Morrisons ads will sometimes rely solely upon voice overs by Ant and Dec while at other times we see the Geordie pair smiling inanely as they prance about in Morrisons supermarkets or settle down to a festive meal cobbled together from the supermarket's product range.

As I watch these ads, I think "ah but!". There's absolutely no way that Len Goodman would ever shop at "Farm Foods" and I simply cannot see the millionaire Ant and Dec combo giving two hoots about saving pennies at Morrisons - again a place they will surely never visit in real life. For me these endorsers are inappropriate and instead of making me warm towards "Farm Foods" and "Morrisons", I feel slightly repulsed. The endorsements seem contrived and inauthentic so I will keep supporting German business by shopping at "Lidl" and "Aldi" - even though I have noticed musical matchmaker Jools Holland creeping into the latter's Christmas ad campaign.

16 November 2014


If you don't follow British news media you will probably never have heard of Chedwyn Evans. He is a convicted twenty five year old rapist who has just completed his sentence -  two years in prison.

Back in May 2011, he received a phone call from a friend called McDonald . Evans was invited to visit a hotel near Rhyl in North Wales - the purpose being to have sexual intercourse with a nineteen year old girl who was comatose because of excess of alcohol. McDonald had brought the girl to the hotel and had already had sex with her. Evans duly arrived at the hotel and committed the wicked deed while McDonald filmed the coupling on his mobile phone.

Oh, one thing I haven't yet mentioned about Evans is that he was a professional footballer. He played for both Manchester City and Wales before being transferred to Sheffield United whose famous Bramall Lane ground is just a mile from this keyboard.

Even when Evans was in prison, a debate began about whether or not he should be allowed to take up his footballing career when he came out. Sheffield United supporters appeared to fall into two camps. Evans supporters, who often dared to suggest that a rape hadn't happened in the first place, said that once a man has served his punishment he has the right to return to his occupation. Evans's detractors said that allowing him to play for Sheffield United again would appear to endorse the crime of rape and send out a bad message to women and young supporters alike.

Last week, Evans began training with Sheffield United once more and this has added fuel to the debate. Olympic athlete and gold medal winner Jessica Ennis has demanded that her name be removed from one of the stands at Bramall Lane if Evans ever plays for the club again. Other notable supporters have also withdrawn their patronage.Meanwhile, Evans has appeared in a video on his own website, holding his devoted girlfriend's hand while reading a script that basically says "I didn't rape that woman and I want my job back".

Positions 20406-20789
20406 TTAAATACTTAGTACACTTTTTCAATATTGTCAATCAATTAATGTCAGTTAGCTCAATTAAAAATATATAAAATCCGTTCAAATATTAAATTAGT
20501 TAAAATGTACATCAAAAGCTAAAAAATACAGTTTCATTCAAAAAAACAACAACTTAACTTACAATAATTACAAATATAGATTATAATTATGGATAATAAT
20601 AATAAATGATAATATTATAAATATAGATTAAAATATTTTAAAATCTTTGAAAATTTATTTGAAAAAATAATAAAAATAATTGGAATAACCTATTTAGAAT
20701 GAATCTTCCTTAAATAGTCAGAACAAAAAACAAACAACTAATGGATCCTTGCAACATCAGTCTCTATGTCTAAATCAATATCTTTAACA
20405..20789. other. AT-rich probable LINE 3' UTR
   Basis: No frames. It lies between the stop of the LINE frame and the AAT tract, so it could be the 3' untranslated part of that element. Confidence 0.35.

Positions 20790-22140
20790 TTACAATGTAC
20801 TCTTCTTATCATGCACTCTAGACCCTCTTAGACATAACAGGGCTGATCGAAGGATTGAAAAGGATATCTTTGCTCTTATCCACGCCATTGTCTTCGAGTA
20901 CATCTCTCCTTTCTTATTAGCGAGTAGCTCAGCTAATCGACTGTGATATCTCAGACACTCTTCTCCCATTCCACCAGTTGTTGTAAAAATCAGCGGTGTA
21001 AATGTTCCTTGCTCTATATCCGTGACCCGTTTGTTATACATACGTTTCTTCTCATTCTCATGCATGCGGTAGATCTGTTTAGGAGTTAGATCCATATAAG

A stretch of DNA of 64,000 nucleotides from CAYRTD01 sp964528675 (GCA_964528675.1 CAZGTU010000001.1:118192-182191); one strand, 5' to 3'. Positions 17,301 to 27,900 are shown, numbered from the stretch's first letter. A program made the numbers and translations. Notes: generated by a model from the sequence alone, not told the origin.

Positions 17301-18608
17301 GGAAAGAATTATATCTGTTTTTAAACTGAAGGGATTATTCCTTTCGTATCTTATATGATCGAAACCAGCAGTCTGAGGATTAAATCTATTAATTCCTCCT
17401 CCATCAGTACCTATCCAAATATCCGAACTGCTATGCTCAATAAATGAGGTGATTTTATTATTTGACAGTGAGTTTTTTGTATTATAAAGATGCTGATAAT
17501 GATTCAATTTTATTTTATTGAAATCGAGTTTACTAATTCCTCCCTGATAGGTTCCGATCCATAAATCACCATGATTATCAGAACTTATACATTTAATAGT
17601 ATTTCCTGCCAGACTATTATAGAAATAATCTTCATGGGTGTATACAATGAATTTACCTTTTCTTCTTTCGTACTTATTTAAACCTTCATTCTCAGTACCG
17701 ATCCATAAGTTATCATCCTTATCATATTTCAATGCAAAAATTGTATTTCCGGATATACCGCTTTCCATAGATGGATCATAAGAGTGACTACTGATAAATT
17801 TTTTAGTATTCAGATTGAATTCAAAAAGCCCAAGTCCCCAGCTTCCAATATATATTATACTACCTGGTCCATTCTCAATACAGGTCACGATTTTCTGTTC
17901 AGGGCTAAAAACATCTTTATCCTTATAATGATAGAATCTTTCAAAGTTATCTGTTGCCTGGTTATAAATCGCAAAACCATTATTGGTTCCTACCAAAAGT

But what about the victim? Well she was moved from her home and family in North Wales, re-housed and given a new identity. She had become the target of vicious internet trolls. They have since discovered her new whereabouts and her new name and have outed her meaning that the authorities have had to give her a second new name and a second new location. She is still very young and at a time when she surely needs her family and friends around her her life has been thrown into chaos. It is as if she is being punished while her attacker - Evans, who has never once said sorry, expects to return to professional football.

The issue has been debated on radio and television as well as in the coffee bars and pubs of Sheffield and North Wales. You may already be able to tell where my sympathies lie for I have kept referring to Evans by his surname. He is usually known as Ched - Ched Evans. I feel for the victim and I am appalled that there are so many men who blindly believe that Evans should be allowed to lace up his boots again and run on to the pitch as if nothing had happened. Many imagine that the victim was "probably asking for it" and she got "what she deserved". I mean if a woman goes out in high heels and a short skirt then gets blind drunk, what can she expect?

If I were a young footballer getting ready for a training session, there is no way I would hang my clothes up next to the peg of a convicted rapist and there's no way I would want to pass the ball to him. Last night a fellow in our local pub suggested that men are the victims of women's protests when it comes to rape - all a woman has to do is to cry the word and the police will come running these days. But I said such cases were rare and it was much more common for women to suffer memories of rape in silence - fearing the consequences should they report their assaults.

Standing up against Evans is in my mind the equivalent of standing up for women. It is surely time to step forward into the light.